**Foreword**

This article summarizes and updates various previous articles [1] related to the implementation of a java weighted finite states transducers framework that can use existing openFst [2] models or export java fst object to openFst format and which is available at the CMUSphinx SVN reopsitory at [3].

The following sections include brief descriptions of the main parts and functionality of the framework. In addition to these descriptions, the full java docs are available at [4]

**1. Semirings**

As described in [5] the fst’s states and arcs weights may represent any set so long as they form a semiring. The semirings related classes are located in `edu.cmu.sphinx.fst.semiring`

package.

There are 3 different semiring implementations `TropicalSemiring`

, `LogSemiring`

and `ProbabilitySemiring`

all inheriting the abstract `Semiring`

class and all of them accept float values.

**2. Basic fst classes**

The basic fst classes are located under the `edu.cmu.sphinx.fst`

package.

There exist a mutable and an immutable fst implementations in `Fst`

and `ImmutableFst`

classes respectively. The mutable fst holds an ArrayList of `State`

objects allowing additions/deletions. On the other hand the immutable fst holds a fixed size array of `ImmutableState`

objects not allowing additions/deletions.

Similar to the mutable and immutable fst implementations above, a mutable `State`

object holds its outgoing `Arc`

objects in an ArrayList allowing additions/deletions, in contrast with an `ImmutableState`

which holds its outgoing `Arc`

objects in a fixed size array not allowing additions/deletions.

Finally the `Arc`

class implement the fst’s arc functionality, containing basically properties and their getters and setters methods.

**3. Fst operations**

The supported fst operations are located under the `edu.cmu.sphinx.fst.operations`

package and include the following classes

`ArcSort`

Sorts the arcs in an FST per state. Sorting can be applied either on input or output label based on the provided comparator.

`Compose`

Computes the composition of two Fsts. The two Fsts are augmented in order to avoid multiple epsilon paths in the resulting Fst. [6]

`Connect`

Trims an Fst, removing states and arcs that are not on successful paths.

`Determinize`

Determinizes an fst providing an equivalent fst that has the property that no state has two transitions with the same input label. For this algorithm, epsilon transitions are treated as regular symbols. [7]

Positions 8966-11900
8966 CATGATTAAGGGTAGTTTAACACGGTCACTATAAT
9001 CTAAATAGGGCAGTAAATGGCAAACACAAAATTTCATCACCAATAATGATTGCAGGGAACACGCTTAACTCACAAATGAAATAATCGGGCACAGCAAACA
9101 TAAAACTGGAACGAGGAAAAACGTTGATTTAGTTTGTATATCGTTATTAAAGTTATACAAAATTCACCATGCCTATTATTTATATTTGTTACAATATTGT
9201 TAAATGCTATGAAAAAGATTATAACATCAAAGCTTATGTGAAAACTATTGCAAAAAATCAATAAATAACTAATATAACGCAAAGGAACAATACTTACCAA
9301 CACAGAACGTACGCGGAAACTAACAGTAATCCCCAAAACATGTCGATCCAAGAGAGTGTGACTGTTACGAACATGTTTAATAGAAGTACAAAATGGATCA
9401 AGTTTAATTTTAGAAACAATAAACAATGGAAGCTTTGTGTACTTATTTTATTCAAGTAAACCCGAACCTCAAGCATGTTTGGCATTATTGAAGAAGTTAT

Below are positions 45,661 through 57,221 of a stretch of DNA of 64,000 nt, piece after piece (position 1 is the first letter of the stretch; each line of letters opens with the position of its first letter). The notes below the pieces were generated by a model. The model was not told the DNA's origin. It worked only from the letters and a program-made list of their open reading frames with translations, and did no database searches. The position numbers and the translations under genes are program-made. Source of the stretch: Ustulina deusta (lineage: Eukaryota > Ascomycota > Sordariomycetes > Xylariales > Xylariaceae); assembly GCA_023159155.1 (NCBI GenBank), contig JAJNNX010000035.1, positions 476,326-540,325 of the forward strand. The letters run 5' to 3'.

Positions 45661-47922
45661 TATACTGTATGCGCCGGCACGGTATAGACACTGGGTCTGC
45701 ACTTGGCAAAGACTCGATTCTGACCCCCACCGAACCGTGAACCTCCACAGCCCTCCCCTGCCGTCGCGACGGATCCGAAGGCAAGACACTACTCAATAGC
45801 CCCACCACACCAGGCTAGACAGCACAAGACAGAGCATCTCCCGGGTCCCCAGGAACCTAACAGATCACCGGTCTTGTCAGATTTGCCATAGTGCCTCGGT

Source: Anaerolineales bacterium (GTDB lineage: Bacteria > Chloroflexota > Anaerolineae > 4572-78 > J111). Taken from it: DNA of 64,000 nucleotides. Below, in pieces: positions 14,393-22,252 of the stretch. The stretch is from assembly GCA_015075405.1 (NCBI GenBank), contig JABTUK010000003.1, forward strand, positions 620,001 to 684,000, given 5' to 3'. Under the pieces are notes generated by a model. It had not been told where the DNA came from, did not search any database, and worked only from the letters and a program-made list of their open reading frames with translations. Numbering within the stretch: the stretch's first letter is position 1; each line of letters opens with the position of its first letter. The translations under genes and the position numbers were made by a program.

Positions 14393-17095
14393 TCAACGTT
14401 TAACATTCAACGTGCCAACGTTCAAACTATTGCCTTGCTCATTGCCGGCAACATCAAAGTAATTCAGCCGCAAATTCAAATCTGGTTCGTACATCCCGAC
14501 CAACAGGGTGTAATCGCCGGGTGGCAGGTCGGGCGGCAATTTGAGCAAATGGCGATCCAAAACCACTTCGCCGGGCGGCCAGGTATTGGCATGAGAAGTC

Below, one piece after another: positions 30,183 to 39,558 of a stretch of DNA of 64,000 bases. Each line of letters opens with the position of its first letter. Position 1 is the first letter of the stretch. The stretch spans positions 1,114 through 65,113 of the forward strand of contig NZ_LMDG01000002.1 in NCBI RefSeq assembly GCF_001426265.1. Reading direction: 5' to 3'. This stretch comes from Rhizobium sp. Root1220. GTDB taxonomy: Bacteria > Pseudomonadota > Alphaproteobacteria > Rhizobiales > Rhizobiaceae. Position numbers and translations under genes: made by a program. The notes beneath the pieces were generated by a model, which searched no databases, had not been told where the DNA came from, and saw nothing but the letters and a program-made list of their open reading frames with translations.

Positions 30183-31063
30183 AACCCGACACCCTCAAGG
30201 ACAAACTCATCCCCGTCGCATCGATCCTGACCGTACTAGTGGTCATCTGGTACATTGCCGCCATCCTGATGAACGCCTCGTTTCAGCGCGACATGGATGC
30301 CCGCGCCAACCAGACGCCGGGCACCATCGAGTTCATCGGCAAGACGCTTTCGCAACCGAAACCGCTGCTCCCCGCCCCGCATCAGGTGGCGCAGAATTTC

`ExtendFinal`

Adds a new final state with a 0.0 (Semiring’s 1) final wight and connects the current final states to it using epsilon transitions with weight equal to the original final state’s weight.

`NShortestPaths`

Calculates the shortest distances from each state to the final. [8]

`Project`

Projects an fst onto its domain or range by either copying each arc’s input label to its output label or vice versa.

`Reverse`

Reverses an fst.

`RmEpsilon`

Removes epsilon transitions from an fst. It return a new epsilon-free fst and does not modify the original fst

**4. Working with openFst models**

The class `Convert`

in `edu.cmu.sphinx.fst.openfst`

package provides the required methods to read (`importFst`

) or write (`exportFst`

) an openFst model in text format. In the same package there are also two additional classes named `Import`

and `Export`

for exposing the import/export functionality through main functions to a shell command.

**Conclusion**

The java fst framework described in this article and its implemented functionality, were created for the needs of the to the new grapheme-to-phoneme (g2p) feature in CMU Sphinx-4 speech recognizer [9].

It’s usage and extensive testing in the sphinx-4 g2p decoder suggest that the java fst framework and its implemented functionality are usable in general, although it may luck functionality required in different applications (eg. additional operations).

**References**

[3] Java FST Framework SVN Repository

[5] J. Salatas, “Porting openFST to java: Part 1”, ICT Research Blog, May 2012.

[6] M. Mohri, “Weighted automata algorithms”, Handbook of Weighted Automata. Springer, pp. 213-250, 2009.

[7] M. Mohri, “Finite-State Transducers in Language and Speech Processing”, Computational Linguistics, 23:2, 1997.

[8] M. Mohri, “Semiring Framework and Algorithms for Shortest-Distance Problems”, Journal of Automata, Languages and Combinatorics, 7(3), pp. 321-350, 2002.

[9] J. Salatas, “Using the grapheme-to-phoneme feature in CMU Sphinx-4”, ICT Research Blog, May 2012.